The second day of the trip began with church with the members of the Episcopal church from the day before. They were meeting in an elementary school gymnasium. One of the first sights that I noticed (aside from the short drinking fountains) were the large tables at the back of the gym that were filled with microwaves, toaster ovens, coffee pots, boxed dishes, silverware, cooking utensils and children’s toys. “If you need one or more of these items, don’t be bashful about taking them.” said the priest.
In the afternoon, our assignment was to deliver the trailer full of food to a distribution center then distribute some of the food in the community. This information, however, seemed to surprise the man at the distribution center. After unloading the trailer, half of our group went back to the Episcopalian church while the other half drove through a few towns trying to distribute care packages. Driving through neighborhoods was discouraging because we didn’t find anyone to distribute our food and supplies to; we had stuff but either no one was home or they didn’t need the stuff that we had. It was a relief when we drove to the church to do physical labor.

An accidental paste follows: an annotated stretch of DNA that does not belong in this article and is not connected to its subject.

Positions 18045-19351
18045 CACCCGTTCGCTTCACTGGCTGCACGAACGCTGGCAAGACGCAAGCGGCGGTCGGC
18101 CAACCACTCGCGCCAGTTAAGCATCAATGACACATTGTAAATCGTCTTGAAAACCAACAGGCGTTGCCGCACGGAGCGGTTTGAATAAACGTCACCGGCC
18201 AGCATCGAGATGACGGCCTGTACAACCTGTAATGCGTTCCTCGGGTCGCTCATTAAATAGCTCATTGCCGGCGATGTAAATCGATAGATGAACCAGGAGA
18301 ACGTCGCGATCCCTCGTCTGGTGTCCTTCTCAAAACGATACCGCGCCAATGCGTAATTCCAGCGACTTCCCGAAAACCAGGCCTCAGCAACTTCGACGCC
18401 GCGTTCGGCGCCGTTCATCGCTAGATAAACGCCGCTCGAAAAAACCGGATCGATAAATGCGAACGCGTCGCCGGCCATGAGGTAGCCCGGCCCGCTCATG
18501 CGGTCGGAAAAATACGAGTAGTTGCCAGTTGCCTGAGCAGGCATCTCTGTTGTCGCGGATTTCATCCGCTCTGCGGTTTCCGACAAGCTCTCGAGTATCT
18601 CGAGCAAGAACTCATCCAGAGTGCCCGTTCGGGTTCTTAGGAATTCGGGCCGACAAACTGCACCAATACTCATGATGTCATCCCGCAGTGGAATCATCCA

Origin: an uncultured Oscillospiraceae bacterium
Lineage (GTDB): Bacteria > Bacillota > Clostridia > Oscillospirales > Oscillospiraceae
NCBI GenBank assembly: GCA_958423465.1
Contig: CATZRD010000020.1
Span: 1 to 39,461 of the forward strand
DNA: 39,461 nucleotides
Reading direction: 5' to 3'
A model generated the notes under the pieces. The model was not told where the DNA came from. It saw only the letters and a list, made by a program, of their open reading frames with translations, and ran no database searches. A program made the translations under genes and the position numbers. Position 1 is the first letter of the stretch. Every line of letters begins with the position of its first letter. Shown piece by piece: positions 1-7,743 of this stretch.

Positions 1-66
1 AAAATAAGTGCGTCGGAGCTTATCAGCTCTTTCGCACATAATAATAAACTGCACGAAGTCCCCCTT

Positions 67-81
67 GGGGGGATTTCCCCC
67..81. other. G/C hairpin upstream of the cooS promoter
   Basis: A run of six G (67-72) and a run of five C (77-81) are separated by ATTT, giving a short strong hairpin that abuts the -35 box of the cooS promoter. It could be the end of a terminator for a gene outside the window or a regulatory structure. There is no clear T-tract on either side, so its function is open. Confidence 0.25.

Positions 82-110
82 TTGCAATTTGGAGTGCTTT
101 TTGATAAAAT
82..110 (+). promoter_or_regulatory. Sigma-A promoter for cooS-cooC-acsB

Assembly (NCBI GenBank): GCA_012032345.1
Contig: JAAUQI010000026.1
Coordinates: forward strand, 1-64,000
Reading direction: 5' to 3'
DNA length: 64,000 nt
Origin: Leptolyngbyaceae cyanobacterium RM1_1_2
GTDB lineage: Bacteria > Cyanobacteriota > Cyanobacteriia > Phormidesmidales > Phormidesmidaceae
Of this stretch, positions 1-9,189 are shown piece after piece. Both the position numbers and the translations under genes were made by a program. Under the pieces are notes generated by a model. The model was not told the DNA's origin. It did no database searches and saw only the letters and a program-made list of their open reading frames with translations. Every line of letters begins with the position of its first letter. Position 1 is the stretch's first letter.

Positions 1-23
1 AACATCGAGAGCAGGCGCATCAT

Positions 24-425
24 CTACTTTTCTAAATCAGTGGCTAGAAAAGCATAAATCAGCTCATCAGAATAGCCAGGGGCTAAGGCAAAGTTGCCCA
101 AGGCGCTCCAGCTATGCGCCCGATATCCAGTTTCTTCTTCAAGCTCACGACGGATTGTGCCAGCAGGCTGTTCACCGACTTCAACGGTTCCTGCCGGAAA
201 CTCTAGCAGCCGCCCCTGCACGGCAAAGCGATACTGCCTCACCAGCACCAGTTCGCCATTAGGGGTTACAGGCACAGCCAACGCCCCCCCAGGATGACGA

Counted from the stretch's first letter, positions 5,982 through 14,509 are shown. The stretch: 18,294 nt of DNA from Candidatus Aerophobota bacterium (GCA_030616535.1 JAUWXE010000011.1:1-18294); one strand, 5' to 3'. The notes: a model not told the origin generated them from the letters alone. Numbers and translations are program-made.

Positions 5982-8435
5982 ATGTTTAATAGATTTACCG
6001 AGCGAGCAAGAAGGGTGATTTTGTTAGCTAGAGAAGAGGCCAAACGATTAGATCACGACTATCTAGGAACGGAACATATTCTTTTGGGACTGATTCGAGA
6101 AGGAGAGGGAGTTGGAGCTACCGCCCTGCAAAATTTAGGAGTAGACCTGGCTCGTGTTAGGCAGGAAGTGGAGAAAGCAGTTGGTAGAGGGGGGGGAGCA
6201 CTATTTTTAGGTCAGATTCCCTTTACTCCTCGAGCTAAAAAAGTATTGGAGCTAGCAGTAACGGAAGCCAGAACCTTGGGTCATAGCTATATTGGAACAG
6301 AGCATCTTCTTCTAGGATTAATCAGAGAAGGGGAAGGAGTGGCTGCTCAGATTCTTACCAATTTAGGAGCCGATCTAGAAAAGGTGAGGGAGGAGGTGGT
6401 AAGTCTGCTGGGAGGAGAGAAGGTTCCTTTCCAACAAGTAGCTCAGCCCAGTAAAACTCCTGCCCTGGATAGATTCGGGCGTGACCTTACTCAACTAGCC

The rest of the afternoon and evening was spent cleaning out the remainder of the kitchen as well as two rooms in the middle of the church. The students worked very hard cleaning in spite of the fact that there were no lights in the inner rooms. They were afraid to stop working because they might loose their job. If you’ve ever done a project with a large number of people, you know what I am talking about: people find a necessary role to play but end up losing their job if they set their tools down for a break. For many students, it was more important to continue with their task than it was to stop for a minute.